After a different very stable genius purchased Twitter last year, I started hearing a lot about Mastodon, a Twitter-like thing built on an open protocol with many distributed instances. The idea being if the network is a swarm of independently operated servers, a single rich knucklehead can’t come around and ruin it. It was started in 2016, so, prescient!
But actually getting onto Mastodon was… weirdly hard?
Most servers are—on the face of it at least—dedicated to one interest. Or at least they’re categorized on Join Mastodon along broad interests like technology or food or art or… furries (?) [double checks] yup OK furries. (Side note my only extended contact with the Furry community was crossing paths with folks during Pittsburgh’s annual convention and everyone seemed very nice and it was a delight to cross over the Allegheny River on the way to work with a gaggle of raccoons.) The topic-focus on a given server is probably great if you were looking for a place to find like-minded folks.
But I like a lot of different things! And those things mutate and change over time! Twitter has many, many, many flaws, but one thing I liked was how people would post random nonsense and it was totally fine—good, even!—to do so. You’d be following someone you found through the commenting section of a college sports website and they’d start talking about cooking or movies or video games or crosswords or Jeopardy! or comfortable socks and others would join in and it was loose and vibrant and fun. I didn’t love when people were exclusively talking about the same thing; it smacked too much of Online Brand™ work. On Mastodon, would it be OK to post quote-unquote off-topic stuff in my chosen server?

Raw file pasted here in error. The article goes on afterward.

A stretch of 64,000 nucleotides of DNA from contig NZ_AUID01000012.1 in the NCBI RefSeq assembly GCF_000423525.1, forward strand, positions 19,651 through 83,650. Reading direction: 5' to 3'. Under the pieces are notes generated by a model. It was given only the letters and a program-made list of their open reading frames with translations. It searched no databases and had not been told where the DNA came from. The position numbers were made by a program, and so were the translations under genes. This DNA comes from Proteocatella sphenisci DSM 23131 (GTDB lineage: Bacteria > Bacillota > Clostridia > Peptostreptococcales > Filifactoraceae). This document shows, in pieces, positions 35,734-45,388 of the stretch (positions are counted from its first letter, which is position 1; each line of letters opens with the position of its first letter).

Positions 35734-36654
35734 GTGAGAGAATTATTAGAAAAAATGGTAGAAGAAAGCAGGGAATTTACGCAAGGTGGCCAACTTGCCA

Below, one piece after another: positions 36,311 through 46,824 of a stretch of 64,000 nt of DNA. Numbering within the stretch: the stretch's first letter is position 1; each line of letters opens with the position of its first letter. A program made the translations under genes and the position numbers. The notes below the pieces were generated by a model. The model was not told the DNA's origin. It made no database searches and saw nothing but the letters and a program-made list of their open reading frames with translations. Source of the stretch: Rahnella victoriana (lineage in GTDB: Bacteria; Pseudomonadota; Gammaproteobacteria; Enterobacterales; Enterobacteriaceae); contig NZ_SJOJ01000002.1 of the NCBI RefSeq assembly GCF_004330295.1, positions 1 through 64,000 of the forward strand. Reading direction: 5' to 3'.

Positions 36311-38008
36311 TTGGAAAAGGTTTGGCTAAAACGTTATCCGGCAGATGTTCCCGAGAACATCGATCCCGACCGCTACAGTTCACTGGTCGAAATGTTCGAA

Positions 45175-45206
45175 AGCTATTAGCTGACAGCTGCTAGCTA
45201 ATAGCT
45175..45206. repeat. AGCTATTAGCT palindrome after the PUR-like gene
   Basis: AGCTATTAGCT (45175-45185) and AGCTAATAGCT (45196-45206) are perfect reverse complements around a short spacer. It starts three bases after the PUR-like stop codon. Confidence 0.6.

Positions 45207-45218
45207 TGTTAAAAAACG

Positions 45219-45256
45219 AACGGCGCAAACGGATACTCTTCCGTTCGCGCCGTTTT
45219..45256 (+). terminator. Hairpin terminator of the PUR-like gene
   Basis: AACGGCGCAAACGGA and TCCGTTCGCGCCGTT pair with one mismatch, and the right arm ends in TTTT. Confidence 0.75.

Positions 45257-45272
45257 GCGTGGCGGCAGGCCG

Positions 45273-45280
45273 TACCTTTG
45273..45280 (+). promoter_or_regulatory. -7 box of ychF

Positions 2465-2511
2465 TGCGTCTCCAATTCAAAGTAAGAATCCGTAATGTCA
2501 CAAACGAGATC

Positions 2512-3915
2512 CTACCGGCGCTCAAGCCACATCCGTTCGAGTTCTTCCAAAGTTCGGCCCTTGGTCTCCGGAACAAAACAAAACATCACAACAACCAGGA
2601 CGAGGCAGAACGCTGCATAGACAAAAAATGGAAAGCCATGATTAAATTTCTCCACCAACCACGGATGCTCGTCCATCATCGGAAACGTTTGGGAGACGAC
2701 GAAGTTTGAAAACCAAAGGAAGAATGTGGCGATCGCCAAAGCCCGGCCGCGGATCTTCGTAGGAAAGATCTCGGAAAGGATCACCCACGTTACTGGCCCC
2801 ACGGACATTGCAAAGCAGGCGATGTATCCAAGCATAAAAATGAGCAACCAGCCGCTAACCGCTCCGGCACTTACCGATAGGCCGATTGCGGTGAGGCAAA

Anyway, this all kept me from signing up because the choice of server felt too important. Or I just couldn’t get into one at all.
I gather at one point that you could go to mastodon.social, the biggest, de facto central-ish Mastodon instance (it’s run by the guy who created Mastodon), and just make an account, but that’s no longer the case. And by December 2022 when I was looking in earnest, most of the servers dedicated to things like web development or photography or whatever else I could think of were either closed to new members or required someone to review your application.
And I get it! To run one of these, you’ve gotta pay for the hosting and handle moderation and possibly deal with copyright claims, so you’re probably not in a hurry to allow hoards of randos in.
Thankfully, last week I found omg.lol, a delightful little service. For $20 per year you get a growing bucket of random internet services like a little LinkTree-like tiny profile page and a personal URL shortener and a simple blogging service and an @omg.lol email address—worth it just for that. They also run a small Mastodon instance social.lol which they advertise as a “lighthearted social hangout.” Perfect.
So I solved my problem with a little money and I’ve got a Mastodon account now. You can find me at @email@example.com.
I’ve tootedpostedtwice, and I don’t expect to be super active. But I did use Movetodon to find some Twitter folks on Mastodon, and it’s… kinda fun? I had forgotten the luxury of seeing an in-order timeline of posts from accounts that you follow and nothing else—no ads, no popular posts that an algorithm thinks you should see, no suggested followers, no auto-playing videos blowing up your headphones. It’s nice.
I wish it had been easier to get on there earlier.